Uncertainty and Anxiety - Insights from Neuro Science

Posted by Ross Nichols on Wednesday, August 21, 2019 Under: Coaching

I undertook some time ago to speak more about my mental health simply to help de-stigmatise the subject and encourage others to be more open about mental health issues.  Inspired by Sam Ortyl, I’m now following through on this.  This is a post on how my relationship with uncertainty drives my anxiety and how understanding a model of social threat has helped me.

I recently stumbled across an article in ‘Project’ magazine (Issue 298, spring 2019, p. 28-33) entitled ‘Walking in Fog’.  On the face of it, this was about project leadership, specifically how project leaders can operate in volatile ‘unordered’ environments by using dialogue and sense-making to understand the emotional dimensions of a project.  This approach sees projects as social systems and builds psychological safety, which gives project teams permission to make mistakes in pursuit of better performance.  I was intrigued by this and wondered if it could help me in the projects I run (such as organising Salisbury International Coaching Week every year).  Furthermore, I wondered if there was anything here that could be relevant for coaching.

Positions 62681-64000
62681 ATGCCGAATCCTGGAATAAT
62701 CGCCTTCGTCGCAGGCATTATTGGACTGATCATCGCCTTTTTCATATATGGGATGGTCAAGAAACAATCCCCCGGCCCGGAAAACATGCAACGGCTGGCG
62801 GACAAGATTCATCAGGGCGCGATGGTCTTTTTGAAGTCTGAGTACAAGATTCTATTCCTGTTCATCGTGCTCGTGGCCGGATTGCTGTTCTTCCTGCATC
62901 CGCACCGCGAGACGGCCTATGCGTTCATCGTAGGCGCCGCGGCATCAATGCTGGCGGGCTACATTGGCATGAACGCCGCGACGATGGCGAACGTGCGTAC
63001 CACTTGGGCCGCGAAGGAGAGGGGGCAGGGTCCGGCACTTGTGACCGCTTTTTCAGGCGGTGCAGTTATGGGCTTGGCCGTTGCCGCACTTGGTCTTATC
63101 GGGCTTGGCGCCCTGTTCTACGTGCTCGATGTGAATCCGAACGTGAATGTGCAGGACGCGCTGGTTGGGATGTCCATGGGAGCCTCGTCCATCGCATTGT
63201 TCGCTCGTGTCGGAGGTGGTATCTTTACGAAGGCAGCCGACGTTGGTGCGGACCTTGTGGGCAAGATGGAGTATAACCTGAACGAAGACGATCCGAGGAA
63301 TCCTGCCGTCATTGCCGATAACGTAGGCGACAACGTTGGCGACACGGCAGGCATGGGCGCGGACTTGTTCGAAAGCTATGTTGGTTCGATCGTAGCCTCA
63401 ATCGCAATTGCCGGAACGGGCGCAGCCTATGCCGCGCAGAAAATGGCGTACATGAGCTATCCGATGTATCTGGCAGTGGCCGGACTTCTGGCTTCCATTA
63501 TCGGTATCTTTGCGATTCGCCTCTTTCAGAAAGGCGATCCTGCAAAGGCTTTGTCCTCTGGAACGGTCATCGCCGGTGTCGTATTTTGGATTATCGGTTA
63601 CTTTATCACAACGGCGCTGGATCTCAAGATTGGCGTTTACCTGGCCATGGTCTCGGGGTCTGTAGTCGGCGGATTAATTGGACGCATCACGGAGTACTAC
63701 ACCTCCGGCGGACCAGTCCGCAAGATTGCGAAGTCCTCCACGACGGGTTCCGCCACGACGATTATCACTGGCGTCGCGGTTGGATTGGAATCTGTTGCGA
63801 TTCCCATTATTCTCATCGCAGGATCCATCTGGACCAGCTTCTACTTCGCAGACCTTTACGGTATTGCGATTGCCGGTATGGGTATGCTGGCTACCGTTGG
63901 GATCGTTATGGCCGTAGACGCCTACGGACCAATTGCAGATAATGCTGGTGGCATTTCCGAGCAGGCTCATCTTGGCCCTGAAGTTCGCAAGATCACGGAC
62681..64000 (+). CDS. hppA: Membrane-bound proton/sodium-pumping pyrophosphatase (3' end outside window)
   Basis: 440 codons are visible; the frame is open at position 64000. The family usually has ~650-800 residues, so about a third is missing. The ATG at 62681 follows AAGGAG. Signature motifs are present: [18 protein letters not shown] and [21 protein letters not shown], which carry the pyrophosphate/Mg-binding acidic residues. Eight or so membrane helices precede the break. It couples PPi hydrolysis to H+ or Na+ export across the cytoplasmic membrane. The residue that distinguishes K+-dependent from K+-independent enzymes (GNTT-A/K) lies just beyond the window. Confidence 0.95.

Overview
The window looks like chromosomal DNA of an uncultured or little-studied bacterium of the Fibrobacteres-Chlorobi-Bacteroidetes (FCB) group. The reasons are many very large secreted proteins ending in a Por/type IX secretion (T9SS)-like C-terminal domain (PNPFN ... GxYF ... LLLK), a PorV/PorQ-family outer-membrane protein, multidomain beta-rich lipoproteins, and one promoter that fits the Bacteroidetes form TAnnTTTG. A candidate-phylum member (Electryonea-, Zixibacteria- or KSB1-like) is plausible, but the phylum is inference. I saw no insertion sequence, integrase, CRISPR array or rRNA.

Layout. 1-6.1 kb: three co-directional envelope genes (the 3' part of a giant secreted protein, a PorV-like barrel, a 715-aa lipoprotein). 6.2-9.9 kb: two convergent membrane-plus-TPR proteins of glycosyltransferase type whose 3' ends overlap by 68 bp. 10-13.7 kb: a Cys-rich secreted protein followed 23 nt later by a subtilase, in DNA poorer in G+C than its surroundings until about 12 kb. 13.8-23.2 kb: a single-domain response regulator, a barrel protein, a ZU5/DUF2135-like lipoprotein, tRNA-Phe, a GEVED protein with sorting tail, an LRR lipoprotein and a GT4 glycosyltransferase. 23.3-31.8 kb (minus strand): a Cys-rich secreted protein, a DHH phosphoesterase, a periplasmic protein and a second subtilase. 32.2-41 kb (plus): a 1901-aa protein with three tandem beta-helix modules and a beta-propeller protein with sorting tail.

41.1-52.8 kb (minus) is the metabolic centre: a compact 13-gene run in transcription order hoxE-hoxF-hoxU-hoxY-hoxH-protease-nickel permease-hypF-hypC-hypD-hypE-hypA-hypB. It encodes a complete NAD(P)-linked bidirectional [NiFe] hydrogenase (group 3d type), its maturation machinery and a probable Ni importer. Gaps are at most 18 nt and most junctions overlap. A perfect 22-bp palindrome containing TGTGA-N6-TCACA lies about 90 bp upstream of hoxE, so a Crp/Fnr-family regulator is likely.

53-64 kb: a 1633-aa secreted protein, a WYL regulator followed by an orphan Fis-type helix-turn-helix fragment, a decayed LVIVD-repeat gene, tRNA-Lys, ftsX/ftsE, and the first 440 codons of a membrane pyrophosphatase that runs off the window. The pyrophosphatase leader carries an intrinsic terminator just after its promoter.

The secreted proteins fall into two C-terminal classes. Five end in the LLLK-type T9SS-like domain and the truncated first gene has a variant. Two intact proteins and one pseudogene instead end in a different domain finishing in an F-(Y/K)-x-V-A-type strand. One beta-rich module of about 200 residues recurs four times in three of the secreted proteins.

The article drew on work by David Rock of the Neuro Leadership Institute on the 5 key sources of social threat: Status, Certainty, Autonomy, Relatedness and Fairness – the SCARF model.  A perceived reduction in any one of these activates avoidance behaviours.  I’d previously heard of this model but never used it.  The neuroscience foundations of the SCARF model are: